• 7 Williams, Thomas (1898). The World's Redemption. Chicago: Advocate Publishing House; Williams, Thomas (1898). The Hall-Williams Debate on The Kingdom of Heaven, the State of the Dead, Resurrection and the Punishment of the Wicked. Chicago: Advocate Publishing House, pp. 156-157.
  • 8 Walker, C.C. (1926). A Declaration of the Truth Revealed in the Bible as Distinguishable from the Theology of Christendom. Birmingham: Published by author, pp. 36-37.
  • 9 The material quotes our passage and comments, 'The doctrine of the immortality of the soul is an ancient teaching of pagan religions which was incorporated into a Christianity which was rapidly becoming corrupted. It is a false doctrine which must be rejected.'
  • 10 Roberts, Robert (n.d.) My Days and My Ways: An Autobiography. Sussex: R.J. Acford, p. 44.
  • 11 i.e. believed, like Christadelphians, that the dead are unconscious or do not exist until the resurrection.
  • 12 Dr. Thomas, The Faith in the Last Days.
  • 13 Williams, Hall-Williams Debate, p. 157, emphasis added. This was a debate held between Thomas Williams and the editor of a Baptist periodical, J.N. Hall, in Kentucky in 1898 before an audience of two thousand. Mr. Hall responded as follows: 'Justin Martyr don't say it is not all right to talk about souls being in heaven, but he argues that if you are going to make the presence of souls in heaven destroy the doctrine of the resurrection, and do not believe the resurrection is true, anybody who teaches such a thing would be just like those Justin Martyr warns us against. Justin Martyr did not pretend to say there were no souls in heaven; that is only the conclusion of my brother; that is another "peculiarity" of the Christadelphians. Justin Martyr does not himself take a position against the idea of the existence of departed souls.' (op. cit., p. 162)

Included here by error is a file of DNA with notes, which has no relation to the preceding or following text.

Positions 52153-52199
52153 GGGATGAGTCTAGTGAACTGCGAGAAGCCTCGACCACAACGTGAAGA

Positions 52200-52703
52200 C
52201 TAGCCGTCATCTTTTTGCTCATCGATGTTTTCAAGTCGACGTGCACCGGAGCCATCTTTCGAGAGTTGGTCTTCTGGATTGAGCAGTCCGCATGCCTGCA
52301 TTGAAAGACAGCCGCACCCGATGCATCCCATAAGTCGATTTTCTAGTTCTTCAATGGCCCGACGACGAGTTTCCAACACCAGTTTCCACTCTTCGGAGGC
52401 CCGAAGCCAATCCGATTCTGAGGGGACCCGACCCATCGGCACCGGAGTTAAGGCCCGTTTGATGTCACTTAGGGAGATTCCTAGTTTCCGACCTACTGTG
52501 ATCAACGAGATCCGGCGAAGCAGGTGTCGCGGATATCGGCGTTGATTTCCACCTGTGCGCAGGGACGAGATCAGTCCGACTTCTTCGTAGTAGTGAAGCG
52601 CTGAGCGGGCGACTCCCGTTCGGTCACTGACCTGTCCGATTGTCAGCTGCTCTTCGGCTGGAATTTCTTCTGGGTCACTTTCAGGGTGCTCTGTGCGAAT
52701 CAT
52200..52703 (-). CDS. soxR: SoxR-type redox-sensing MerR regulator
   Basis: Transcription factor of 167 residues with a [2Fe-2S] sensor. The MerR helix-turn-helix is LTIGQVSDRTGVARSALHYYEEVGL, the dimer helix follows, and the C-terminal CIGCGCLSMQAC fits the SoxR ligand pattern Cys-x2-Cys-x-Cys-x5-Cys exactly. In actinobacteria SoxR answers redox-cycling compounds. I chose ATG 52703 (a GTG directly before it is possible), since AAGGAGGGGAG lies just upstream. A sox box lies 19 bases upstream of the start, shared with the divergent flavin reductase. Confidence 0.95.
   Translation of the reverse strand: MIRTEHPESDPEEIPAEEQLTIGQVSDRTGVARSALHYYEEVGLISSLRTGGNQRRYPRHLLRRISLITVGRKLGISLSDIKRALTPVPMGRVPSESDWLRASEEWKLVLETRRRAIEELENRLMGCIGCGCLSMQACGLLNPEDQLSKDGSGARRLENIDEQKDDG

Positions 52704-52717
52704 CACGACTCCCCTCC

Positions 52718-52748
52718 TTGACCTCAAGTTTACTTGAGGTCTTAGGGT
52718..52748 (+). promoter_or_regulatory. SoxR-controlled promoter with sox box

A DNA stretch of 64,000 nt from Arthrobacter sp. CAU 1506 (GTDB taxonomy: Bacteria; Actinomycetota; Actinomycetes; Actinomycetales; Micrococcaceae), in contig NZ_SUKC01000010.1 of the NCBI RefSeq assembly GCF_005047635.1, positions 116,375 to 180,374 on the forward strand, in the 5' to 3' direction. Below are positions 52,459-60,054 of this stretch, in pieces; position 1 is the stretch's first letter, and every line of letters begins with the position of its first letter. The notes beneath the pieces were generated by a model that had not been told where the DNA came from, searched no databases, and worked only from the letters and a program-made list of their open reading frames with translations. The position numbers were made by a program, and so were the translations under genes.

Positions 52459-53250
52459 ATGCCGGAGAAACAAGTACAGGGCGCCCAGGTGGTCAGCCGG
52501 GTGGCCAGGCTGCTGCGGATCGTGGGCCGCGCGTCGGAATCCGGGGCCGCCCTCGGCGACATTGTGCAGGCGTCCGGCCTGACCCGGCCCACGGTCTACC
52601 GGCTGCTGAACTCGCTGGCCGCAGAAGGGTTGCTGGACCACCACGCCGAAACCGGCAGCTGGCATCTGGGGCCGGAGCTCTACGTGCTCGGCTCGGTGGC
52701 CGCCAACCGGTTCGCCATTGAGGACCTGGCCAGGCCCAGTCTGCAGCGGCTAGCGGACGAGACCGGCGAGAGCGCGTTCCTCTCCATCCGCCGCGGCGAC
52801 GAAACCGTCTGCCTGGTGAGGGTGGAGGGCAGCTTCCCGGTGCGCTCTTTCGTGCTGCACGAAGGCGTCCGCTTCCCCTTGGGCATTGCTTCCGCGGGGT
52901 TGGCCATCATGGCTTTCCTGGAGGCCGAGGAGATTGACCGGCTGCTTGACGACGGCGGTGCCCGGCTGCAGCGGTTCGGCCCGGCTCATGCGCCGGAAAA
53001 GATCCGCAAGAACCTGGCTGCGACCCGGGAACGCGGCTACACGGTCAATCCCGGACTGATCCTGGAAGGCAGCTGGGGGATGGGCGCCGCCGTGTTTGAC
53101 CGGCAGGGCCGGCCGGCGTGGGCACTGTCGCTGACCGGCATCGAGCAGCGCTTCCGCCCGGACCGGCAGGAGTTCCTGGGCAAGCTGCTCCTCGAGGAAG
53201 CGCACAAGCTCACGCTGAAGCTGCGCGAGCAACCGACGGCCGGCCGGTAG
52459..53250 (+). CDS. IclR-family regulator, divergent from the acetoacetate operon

• 14 Dave Burke, profiling Justin Martyr's beliefs on his Christian History Facebook page